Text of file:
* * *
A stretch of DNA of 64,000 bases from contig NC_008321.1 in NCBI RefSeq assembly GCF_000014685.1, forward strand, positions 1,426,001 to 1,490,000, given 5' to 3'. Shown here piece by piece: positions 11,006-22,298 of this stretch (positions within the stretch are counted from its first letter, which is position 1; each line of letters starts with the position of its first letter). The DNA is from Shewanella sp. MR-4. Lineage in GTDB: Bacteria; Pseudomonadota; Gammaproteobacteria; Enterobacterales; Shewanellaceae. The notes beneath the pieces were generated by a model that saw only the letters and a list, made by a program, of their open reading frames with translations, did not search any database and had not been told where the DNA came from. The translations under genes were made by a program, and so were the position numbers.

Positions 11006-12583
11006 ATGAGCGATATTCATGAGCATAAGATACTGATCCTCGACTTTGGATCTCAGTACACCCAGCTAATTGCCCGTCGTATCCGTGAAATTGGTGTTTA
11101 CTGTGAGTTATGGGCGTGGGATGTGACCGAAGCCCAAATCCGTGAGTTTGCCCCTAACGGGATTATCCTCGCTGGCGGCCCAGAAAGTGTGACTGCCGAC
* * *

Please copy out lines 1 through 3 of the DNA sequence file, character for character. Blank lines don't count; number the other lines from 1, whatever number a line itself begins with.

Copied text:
A stretch of DNA of 64,000 bases from contig NC_008321.1 in NCBI RefSeq assembly GCF_000014685.1, forward strand, positions 1,426,001 to 1,490,000, given 5' to 3'. Shown here piece by piece: positions 11,006-22,298 of this stretch (positions within the stretch are counted from its first letter, which is position 1; each line of letters starts with the position of its first letter). The DNA is from Shewanella sp. MR-4. Lineage in GTDB: Bacteria; Pseudomonadota; Gammaproteobacteria; Enterobacterales; Shewanellaceae. The notes beneath the pieces were generated by a model that saw only the letters and a list, made by a program, of their open reading frames with translations, did not search any database and had not been told where the DNA came from. The translations under genes were made by a program, and so were the position numbers.

Positions 11006-12583
11006 ATGAGCGATATTCATGAGCATAAGATACTGATCCTCGACTTTGGATCTCAGTACACCCAGCTAATTGCCCGTCGTATCCGTGAAATTGGTGTTTA